At 48 I moved to Cusco to help create a spiritual center where people from around the world could gather to reflect, heal and expand their consciousness. I built and ran Paz y Luz Healing Center for 17 years, practicing and teaching the Andean Spiritual Tradition and writing books about it. It was my first book that brought my Swedish husband to me.

I was in my 50s when I met and married Christer. In 2008 during one of our Inter-spiritual Gatherings, he envisioned a global project called United Vision where the world would live in peace with free, clean and abundant energy, water and food. He died four full yet short years after we met. His United Vision has been on my mind lately.

Perhaps its day is dawning. I’m turning 68 but still have some time ahead to make a difference in the world. The Golden Age we’ve been talking about since I moved to Peru 20 years ago, could be about to manifest. If this is its magical moment, then I want to be a tool to bring it about.

I imagine Christer is up there on some planet ready to assist with his other interplanetary friends, to disclose the technology that already exists for free and abundant energy. That could change everything, including our ways of traveling and connecting with each other.

That’s my birthday wish for this year (if you’re listening Christer) – not to be 40 again because I’m happy with the 68 years I have – but to meet one of those ETs face to face, who can teach me how to access that which has been hidden until now. It’s time to manifest the taripaypacha, spoken about it in the Inka Prophecies. It’s time to manifest a new world of peace, well-being and prosperity for everyone.

I’m ready. Are you?

Sept 7, 2020

CC#54. RIVER MAGIC

In my meditation I heard the river calling me. It’s a place I have been many times in the 18 years I’ve lived in Pisac. When I was first learning the Andean Spiritual tradition from my Peruvian teachers, they brought us down to this spot on the river to connect with the element Water, which washes and balances us.

When I started teaching the tradition to others, I would bring them here to meditate with the Water. We’d squint our eyes and gaze at the flowing river, releasing our heavy energy into the water and watch it flow way – our sadness, our anger, our doubt and fear and worries – washed away by the sacred river.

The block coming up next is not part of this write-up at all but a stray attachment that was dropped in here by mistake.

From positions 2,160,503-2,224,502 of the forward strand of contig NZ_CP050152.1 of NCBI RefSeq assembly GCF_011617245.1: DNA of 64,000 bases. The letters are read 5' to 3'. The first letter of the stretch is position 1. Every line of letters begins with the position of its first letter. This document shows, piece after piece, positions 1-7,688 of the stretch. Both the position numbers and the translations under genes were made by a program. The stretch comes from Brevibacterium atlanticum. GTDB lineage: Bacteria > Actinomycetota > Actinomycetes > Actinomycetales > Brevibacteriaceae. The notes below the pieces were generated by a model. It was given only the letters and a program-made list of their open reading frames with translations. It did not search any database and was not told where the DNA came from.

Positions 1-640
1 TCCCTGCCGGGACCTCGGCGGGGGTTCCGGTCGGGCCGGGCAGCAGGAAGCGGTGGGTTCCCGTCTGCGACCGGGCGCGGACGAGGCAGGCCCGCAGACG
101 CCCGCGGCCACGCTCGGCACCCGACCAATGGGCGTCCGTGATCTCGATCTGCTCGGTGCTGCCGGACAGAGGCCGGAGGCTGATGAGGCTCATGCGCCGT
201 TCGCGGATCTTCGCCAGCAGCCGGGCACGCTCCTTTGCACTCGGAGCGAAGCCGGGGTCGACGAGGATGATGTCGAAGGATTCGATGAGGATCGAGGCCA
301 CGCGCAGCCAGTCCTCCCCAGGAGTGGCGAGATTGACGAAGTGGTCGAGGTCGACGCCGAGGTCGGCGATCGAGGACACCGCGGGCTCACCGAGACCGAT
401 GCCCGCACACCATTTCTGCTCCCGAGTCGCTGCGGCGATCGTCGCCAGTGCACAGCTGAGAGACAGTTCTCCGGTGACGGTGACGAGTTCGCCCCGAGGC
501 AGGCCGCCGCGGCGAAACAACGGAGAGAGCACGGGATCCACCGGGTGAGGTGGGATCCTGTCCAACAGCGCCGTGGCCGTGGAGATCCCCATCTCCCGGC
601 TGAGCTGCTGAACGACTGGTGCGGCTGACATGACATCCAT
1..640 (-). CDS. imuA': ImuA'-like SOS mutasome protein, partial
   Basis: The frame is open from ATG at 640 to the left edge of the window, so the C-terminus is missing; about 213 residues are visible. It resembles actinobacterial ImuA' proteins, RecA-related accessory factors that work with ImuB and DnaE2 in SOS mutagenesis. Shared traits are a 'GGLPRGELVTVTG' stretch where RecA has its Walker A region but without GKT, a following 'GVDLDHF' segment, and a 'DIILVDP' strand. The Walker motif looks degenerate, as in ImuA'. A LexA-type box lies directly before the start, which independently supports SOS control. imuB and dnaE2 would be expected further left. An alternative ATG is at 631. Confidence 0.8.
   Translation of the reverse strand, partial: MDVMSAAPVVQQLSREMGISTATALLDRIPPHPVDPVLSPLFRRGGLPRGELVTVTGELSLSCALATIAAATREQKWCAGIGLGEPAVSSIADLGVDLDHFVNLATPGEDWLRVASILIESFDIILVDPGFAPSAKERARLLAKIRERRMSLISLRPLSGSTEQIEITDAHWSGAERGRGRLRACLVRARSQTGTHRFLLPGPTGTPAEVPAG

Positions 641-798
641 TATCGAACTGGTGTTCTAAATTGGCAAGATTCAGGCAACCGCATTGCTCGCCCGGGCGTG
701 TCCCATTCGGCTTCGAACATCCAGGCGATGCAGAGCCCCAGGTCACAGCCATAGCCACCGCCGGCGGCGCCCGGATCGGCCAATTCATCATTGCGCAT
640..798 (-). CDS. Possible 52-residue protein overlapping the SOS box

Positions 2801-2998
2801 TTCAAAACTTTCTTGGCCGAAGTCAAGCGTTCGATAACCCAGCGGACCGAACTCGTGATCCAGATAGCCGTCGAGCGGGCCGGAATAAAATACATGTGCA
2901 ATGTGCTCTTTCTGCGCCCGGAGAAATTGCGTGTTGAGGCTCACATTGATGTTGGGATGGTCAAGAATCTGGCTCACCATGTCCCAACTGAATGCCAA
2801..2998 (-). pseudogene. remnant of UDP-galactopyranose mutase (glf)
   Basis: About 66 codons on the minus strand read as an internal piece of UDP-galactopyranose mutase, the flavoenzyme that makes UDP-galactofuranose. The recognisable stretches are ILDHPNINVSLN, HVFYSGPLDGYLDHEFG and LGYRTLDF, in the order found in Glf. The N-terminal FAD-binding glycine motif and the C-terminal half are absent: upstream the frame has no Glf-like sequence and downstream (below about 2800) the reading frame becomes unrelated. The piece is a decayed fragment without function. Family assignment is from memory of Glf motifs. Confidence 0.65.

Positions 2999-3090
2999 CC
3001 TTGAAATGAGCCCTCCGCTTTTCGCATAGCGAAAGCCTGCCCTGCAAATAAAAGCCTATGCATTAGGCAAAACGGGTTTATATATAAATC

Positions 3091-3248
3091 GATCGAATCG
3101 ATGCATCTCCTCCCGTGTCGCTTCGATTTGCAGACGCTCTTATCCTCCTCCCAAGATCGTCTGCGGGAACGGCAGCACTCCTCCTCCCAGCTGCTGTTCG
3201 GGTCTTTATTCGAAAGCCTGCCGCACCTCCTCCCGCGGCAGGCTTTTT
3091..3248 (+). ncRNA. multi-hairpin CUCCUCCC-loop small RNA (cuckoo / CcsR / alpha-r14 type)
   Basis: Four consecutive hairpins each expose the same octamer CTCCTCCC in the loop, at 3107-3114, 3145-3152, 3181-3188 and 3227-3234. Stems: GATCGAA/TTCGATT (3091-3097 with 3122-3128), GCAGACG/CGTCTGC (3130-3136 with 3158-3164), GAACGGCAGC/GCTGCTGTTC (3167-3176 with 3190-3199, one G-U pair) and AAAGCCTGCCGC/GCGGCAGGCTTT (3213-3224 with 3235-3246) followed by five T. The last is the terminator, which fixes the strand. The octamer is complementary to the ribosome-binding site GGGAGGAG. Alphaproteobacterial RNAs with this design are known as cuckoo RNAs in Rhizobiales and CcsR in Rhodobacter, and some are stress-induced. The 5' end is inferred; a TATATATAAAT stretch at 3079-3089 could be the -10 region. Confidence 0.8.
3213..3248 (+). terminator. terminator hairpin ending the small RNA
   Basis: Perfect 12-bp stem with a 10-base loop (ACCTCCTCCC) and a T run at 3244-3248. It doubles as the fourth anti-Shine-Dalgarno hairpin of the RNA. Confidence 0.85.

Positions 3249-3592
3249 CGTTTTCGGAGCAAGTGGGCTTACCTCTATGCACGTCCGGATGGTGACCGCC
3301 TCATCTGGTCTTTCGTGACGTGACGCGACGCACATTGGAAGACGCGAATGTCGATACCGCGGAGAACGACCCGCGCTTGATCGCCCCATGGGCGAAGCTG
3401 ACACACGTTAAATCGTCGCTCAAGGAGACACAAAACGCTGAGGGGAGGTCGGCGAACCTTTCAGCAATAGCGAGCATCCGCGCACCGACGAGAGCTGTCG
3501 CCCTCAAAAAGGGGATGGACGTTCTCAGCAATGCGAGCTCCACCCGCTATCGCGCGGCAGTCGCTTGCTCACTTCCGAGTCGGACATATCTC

Then we would find a place to put our feet in the water, closing our eyes and allowing the water within us and the water of the river – the planet – to become one, while listening to the soothing sound of the current flowing over the rocks. Because all the waters of this planet are connected, we were invited to travel to wherever we wanted to go, guided by the Ondines and Sirens, the elementals of the Water.

I nearly forgot this ritual practice in my time away. I’ve been back home for 20 days now. Each one has been a blessing of reconnection with friends and neighbors and the land but most of all with the energy of these mountains. The quarantine has done its best to divide and separate us but the energy of the elements and the apus remain strong and life-giving wherever we might find ourselves.

For me, the saddest part of the Covid restrictions has been the inability to travel freely to other countries and for people from other countries to travel here. Sitting by the river this day allowed me an alternative way to travel. I’m reminded the flow of the river cannot be stopped. When the water encounters an obstacle, it finds another way around, below, above or beyond. The Water teaches us adaptability – how to go with the flow, finding alternative ways to reach our desired destination.

This sacred river has been here for thousands of years and is likely to remain long after I’m gone. Its magic is a stone’s throw away from my house yet I nearly forgot its extraordinary capacity to nurture, soothe and heal me, every time I choose to come and sit beside it. I feel full of gratitude and grace for this ever flowing resource of hope and healing.

August 17, 2020

Covid Chronicles 53. HOME SWEET HOME

The flight from Lima to Cusco was very well organized and smooth. We exited the plane down the steps and walked on the tarmac outside the airport building to the baggage claim area. I was the first one off the plane and as I rounded a corner I saw a beautiful mountain in front of me and burst out crying. I was surprised by the level of emotion I felt to be back in the sacred Andes after so many months away.

Daya, who now runs the retreat center, was waiting for me outside the gates since no one was allowed to drive into the airport. The forty minute drive to Pisac I soaked in the energy of the apus as Daya and I caught up on life in this strange time.